Sorry if I sound like I always want more than is possible from Labour. I probably always will. The public I talk to are gradually shifting.

  6. bad12 6

    While i don’t think it is quite the time for ‘the left’ to be declaring victory one only has to look at National’s own little monetarist gambling site to get a sense of where the core support for National actually sits,

    Last time i poked my nose in there National’s share of the % had crumbled to 40% down 7-8% from the election figures which had the ‘Govern alone’ gang trumpeting loudly,

    Tax cuts, the key to the 2nd term of this National Government have now been revealed in the pockets and minds of the voting public as nothing more than the mirage that National with the help of the media organizations intended them to be, tax cuts for the top 40% of earners and an evaporating slice of the tax cut pie for anyone below that level right down to a shift of the burden of taxation upon the shoulders of those who earn the least,

    So,scratch bribery as a reason to vote National in 2014 and Slippery the Prime Minister has little hope of a third term of Government,

    While hardly happy with what looks like a Labour Party Parliamentary wing still enamored of and patting itself on the back for the neo-liberal ism of ‘Rogernomics’ those of us who the Labour Party disenfranchised in 1984 have the luxury under MMP of voting for other party’s…

    • Draco T Bastard 6.1

      tax cuts for the top 40% of earners and an evaporating slice of the tax cut pie for anyone below that level right down to a shift of the burden of taxation upon the shoulders of those who earn the least,

      Although correct overall that “top 40% of earners” should read top 1% of earners.

      • bad12 6.1.1

        No sorry not here,although the top 1% of earners gain the most from Nationals tax cuts on an obscenely upward gradient based upon their position at the top of the food chain it took more than 1% to put National into the seats of Government,

        The top 40% of earners based upon their position on that obscenely upward gradient have also gained significantly from such tax cuts depending whereupon the food chain their economic position put them,

        It may suit the ‘party-line’ to finger point the 1%, but, that’s hardly the whole truth, that 1% are allowed their privlidged position with the tacit support of the other 39% of those who National pander to along with the disgruntled 5% who swing between National and Labour…

  7. jcuknz 7

    bad12 … when I compare what I hear from overseas … the areas of the world on which New Zealand is largely dependant to buy our exports … with what is happening in NZ I really think the left is crying before they have been hurt. National is doing a good job of keeping Kiwis reasonably snug and safe and acting like a socialistic government to the degree its membership can tolerate.

    I think you hot-heads should try living in even a Democrat led country, let alone one ruled by the Elephants and across the Altantic things are no better. Really we do not know how lucky we are over here.

    • Pascal's bookie 7.1

      ” I really think the left is crying before they have been hurt”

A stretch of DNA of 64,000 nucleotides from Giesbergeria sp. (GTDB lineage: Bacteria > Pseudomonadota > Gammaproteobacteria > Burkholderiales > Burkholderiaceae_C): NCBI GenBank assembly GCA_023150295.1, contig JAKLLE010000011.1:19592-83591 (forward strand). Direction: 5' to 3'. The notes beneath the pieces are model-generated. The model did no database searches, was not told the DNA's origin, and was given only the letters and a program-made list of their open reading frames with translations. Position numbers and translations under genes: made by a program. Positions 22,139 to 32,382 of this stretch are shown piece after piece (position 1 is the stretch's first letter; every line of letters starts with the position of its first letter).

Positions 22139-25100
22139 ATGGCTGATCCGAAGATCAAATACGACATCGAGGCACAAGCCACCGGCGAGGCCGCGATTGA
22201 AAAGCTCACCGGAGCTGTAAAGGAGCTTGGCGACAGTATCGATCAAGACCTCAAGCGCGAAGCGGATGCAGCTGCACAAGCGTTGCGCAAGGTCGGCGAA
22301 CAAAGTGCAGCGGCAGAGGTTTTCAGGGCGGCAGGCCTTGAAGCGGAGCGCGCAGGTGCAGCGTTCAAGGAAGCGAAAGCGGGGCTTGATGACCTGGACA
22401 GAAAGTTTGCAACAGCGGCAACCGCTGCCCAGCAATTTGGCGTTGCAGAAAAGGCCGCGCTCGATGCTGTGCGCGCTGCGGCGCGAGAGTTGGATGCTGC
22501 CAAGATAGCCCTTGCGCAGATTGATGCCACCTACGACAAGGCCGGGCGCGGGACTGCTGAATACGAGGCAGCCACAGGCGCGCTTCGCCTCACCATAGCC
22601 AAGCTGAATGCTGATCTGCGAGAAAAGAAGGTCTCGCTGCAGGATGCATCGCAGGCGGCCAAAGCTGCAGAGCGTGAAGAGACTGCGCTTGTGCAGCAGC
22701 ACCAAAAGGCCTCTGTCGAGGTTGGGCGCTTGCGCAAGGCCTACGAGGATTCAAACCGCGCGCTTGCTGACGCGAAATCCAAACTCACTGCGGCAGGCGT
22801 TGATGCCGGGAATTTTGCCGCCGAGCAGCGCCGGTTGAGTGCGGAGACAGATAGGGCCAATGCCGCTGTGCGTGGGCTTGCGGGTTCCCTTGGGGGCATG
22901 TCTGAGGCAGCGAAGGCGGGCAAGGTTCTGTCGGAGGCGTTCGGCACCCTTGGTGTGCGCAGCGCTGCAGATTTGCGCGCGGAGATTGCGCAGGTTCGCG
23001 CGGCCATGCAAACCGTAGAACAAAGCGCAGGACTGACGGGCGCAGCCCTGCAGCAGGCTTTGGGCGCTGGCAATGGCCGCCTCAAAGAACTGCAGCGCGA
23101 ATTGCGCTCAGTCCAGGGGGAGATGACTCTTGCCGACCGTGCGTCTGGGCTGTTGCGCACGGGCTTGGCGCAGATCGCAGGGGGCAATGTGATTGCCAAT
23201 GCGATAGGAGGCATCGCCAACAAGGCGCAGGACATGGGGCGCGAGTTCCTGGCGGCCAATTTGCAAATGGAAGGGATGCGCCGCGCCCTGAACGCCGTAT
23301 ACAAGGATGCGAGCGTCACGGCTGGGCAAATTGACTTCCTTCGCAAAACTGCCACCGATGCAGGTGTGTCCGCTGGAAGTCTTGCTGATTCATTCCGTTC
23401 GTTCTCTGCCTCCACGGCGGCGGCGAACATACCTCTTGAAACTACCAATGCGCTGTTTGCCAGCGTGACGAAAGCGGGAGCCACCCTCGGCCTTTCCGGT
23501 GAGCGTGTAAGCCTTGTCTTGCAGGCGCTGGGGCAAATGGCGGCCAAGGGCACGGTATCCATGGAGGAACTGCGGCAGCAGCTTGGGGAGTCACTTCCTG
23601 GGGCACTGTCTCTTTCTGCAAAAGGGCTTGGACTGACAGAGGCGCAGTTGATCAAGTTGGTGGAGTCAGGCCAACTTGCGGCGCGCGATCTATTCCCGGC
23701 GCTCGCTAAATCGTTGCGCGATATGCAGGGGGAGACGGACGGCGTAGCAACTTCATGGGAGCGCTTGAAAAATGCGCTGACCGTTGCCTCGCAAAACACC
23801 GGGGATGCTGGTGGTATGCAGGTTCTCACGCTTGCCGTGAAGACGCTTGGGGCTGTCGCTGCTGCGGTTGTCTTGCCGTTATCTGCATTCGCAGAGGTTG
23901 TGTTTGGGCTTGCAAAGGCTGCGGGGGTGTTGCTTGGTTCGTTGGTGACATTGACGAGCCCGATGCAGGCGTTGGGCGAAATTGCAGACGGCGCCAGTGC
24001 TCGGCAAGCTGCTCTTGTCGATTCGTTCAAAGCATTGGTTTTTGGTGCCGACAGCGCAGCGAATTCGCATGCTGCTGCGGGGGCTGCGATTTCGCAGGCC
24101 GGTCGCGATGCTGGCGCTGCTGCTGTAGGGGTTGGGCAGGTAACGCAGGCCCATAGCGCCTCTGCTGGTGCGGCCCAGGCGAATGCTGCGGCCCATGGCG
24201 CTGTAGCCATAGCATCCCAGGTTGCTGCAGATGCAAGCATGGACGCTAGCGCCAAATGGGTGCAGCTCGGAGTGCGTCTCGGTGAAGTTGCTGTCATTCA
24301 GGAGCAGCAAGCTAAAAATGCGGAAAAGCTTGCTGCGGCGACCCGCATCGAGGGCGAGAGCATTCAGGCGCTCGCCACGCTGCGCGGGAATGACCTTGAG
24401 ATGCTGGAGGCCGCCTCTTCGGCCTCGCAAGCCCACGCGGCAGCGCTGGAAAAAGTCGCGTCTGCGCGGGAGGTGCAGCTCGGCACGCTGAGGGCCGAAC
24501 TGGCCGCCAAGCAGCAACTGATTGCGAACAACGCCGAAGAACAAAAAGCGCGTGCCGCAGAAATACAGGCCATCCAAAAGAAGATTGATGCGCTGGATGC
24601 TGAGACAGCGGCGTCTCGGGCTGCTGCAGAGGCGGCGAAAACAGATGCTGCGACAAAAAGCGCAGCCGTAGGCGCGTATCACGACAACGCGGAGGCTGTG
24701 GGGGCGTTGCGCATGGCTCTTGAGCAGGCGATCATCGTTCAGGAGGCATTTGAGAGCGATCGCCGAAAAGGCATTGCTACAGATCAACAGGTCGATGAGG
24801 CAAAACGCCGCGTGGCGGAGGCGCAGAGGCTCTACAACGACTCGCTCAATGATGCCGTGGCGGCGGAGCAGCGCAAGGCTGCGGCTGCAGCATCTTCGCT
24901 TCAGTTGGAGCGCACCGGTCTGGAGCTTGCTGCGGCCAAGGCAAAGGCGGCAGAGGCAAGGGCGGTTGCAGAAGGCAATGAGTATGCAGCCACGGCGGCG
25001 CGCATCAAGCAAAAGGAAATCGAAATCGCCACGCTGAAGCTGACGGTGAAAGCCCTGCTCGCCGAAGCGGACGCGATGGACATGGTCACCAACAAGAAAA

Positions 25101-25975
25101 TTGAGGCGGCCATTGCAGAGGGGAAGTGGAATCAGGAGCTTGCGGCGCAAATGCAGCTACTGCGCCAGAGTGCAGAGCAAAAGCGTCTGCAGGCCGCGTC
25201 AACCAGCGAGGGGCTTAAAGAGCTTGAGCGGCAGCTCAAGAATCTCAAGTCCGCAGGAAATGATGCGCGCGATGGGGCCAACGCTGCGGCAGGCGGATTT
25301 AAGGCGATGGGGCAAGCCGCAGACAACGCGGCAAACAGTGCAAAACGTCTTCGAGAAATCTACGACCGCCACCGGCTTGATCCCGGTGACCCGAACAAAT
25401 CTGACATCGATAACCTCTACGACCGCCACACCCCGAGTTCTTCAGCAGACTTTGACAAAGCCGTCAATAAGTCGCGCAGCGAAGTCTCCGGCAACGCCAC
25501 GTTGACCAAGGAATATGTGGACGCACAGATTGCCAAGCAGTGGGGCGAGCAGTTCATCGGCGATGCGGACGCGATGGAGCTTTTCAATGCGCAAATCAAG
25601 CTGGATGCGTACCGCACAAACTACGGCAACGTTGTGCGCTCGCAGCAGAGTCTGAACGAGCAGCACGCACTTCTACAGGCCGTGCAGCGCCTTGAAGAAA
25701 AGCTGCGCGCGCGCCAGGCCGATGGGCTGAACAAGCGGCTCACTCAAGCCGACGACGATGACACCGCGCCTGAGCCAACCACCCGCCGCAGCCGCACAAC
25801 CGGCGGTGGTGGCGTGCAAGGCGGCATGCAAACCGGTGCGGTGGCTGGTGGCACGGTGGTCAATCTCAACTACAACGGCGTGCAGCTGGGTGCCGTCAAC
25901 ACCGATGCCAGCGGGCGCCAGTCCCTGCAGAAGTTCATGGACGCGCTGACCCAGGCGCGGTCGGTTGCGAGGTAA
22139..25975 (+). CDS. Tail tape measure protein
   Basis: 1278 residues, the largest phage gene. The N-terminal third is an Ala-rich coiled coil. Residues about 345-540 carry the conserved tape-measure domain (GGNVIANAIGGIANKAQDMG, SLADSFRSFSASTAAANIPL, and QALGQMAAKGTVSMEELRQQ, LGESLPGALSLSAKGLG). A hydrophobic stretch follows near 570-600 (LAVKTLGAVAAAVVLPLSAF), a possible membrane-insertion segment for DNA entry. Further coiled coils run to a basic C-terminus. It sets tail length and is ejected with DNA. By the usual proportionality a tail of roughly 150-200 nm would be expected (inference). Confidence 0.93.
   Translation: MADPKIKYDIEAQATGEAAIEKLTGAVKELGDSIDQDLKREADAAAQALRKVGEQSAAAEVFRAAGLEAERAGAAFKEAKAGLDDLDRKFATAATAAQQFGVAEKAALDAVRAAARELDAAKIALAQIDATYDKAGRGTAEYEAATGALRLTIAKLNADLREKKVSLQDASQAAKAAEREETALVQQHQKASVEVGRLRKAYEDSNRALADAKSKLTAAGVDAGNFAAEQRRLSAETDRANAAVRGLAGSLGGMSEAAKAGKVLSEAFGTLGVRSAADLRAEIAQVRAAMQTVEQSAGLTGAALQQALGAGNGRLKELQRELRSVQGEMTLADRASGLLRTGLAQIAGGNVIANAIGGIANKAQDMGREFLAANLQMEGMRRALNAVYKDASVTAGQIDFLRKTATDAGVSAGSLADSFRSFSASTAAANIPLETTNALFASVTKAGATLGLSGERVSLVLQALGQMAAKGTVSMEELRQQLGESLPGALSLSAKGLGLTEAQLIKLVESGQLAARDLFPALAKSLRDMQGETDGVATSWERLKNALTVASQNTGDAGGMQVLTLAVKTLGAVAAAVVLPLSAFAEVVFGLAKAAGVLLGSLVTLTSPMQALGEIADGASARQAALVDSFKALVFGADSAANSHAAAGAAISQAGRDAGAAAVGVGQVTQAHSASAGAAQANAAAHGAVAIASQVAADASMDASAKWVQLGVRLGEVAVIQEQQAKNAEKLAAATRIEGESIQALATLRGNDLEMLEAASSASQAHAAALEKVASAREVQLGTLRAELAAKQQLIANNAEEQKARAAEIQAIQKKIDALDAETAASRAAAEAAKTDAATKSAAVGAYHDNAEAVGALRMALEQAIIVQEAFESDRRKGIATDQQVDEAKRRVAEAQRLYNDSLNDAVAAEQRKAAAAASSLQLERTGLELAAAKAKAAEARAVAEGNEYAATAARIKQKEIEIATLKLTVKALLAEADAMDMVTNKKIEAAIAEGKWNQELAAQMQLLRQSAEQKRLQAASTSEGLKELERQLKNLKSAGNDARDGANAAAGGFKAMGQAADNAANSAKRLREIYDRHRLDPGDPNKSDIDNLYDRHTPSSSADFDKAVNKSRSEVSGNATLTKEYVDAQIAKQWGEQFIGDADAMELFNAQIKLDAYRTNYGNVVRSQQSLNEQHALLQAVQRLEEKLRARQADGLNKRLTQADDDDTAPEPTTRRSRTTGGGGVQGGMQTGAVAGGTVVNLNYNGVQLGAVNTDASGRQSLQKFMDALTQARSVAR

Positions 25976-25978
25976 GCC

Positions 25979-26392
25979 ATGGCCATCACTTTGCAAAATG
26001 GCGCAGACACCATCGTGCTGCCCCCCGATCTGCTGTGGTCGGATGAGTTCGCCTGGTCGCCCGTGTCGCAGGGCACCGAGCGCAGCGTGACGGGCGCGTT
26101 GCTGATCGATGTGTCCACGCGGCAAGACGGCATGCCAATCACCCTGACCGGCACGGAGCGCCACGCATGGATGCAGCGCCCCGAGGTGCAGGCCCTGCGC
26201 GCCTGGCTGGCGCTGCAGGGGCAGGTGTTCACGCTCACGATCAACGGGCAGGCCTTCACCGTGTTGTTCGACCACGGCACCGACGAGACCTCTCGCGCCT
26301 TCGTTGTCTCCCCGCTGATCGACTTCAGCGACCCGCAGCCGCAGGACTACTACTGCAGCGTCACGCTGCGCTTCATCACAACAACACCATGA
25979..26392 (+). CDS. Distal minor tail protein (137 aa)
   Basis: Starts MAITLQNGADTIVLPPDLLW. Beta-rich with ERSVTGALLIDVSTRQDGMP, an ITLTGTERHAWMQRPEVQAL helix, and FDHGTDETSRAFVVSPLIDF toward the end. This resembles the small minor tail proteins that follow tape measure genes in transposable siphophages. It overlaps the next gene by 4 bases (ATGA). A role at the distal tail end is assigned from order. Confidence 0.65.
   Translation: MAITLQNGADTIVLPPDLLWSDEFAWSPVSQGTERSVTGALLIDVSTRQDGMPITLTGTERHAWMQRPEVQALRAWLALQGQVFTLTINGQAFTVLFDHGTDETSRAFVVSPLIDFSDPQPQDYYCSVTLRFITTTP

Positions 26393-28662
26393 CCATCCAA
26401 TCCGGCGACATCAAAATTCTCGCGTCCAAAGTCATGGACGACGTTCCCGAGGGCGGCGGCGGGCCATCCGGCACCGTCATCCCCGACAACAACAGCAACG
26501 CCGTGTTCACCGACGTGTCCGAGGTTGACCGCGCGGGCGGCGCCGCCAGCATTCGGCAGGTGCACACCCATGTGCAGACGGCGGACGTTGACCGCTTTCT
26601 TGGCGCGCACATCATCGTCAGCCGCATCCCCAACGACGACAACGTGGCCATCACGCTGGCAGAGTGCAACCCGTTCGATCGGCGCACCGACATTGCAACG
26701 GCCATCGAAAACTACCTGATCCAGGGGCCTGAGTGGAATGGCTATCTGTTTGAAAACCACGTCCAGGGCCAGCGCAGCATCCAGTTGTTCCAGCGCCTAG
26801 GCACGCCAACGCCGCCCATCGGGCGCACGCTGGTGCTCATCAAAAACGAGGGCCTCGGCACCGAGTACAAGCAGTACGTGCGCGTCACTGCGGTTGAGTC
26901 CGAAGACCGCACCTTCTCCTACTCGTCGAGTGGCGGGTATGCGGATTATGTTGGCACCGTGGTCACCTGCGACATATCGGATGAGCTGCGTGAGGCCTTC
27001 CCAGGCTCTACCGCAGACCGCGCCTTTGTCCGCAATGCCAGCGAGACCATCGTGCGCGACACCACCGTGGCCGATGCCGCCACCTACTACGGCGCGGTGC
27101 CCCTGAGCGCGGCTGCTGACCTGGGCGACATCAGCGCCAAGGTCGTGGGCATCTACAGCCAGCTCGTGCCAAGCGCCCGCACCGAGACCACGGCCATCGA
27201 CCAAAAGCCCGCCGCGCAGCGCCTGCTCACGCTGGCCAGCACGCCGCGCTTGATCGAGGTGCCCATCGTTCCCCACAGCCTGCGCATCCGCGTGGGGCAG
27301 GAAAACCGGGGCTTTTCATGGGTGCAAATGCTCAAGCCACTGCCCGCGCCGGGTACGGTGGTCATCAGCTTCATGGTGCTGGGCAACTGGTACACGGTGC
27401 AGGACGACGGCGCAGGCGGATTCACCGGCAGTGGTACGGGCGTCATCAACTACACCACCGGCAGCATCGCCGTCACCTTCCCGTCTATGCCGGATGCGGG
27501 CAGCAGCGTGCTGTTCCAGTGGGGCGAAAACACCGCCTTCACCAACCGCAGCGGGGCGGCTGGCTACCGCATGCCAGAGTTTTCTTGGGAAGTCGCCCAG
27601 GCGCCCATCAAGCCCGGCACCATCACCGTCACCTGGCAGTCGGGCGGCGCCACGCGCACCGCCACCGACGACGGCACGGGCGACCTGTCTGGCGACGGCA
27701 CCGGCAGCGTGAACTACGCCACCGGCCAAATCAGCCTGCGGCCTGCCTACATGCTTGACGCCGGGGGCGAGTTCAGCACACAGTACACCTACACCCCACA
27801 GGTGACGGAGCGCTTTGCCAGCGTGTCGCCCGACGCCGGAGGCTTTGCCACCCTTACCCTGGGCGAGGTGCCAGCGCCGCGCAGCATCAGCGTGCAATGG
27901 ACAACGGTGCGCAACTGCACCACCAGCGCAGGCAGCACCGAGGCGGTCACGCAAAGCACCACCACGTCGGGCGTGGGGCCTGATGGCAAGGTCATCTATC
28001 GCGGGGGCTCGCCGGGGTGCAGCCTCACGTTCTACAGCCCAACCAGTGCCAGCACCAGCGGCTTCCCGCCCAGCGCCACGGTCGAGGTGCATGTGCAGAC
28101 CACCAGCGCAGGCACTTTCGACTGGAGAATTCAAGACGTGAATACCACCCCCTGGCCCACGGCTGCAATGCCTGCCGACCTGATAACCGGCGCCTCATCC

Best time for it. Ounce of prevention being worth what it is, etc.

    • Carol 7.2

      I would love to live in a democratic led country. Can you tell me the best one to migrate to?

    • bad12 7.3

      Yes obviously those on low and fixed incomes should all be falling to their knees chanting ”Hail Slippery” ”Hail National” having received nothing from tax cuts and an increase in GST,and, excise taxes on petrol and tobacco products,

      Distributing tax cuts and tax rises on the basis of the how likely those in the various income brackets are to vote for you is hardly orthodox economics…

    • Colonial Viper 7.4

      National is doing a good job of keeping Kiwis reasonably snug and safe and acting like a socialistic government to the degree its membership can tolerate.

      All National is doing is borrowing $300M a month and using it to buy electoral time to advance the interests of the top 0.1%.

      Sorta dumb, really.

      Now waiting for the asset sales/water stuff to splash right back at them.

    • rosy 7.5

      Don’t let Shonkey fool you jcuknz, some countries on the other side of the Atlantic are in the same position as NZ but dealing with it much more humanely. Personally I think NZ is bloody unlucky to have neo-lib policies at a time when job and wage protection are called for.

    • mike e 7.6

      j whatever Canada next to the US is doing better than the US because its a more socialist country than the US.

    • mike e 7.7

      j clutz whatever Canada next to the US is doing better than the US because its a more socialist country than the US.

  8. jcuknz 8

    Deleted my machine mislead me.

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    I don't want to give pblicity to certain parts of the internet that are better left to fester in their own irrelevance (I know, a bit like this place) but the listing of Chris Trotter as a 'author' on Cameron Slater's spinoff website, the BFD requires some explanation.Now, I don't ...
    4 days ago
  • Sex is not a spectrum
    The text below is a Twitter thread by Heather Heying that explains the essence of sexual reproduction and it long evolutionary history. She is an evolutionary biologist and a “professor-in-exile” after she and her husband, Bret Weinstein, stood up to supporters of an enforced “Day of Absence” for white staff and teachers ...
    RedlineBy Daphna
    4 days ago
  • Climate Change: Trees, aviation, and offsets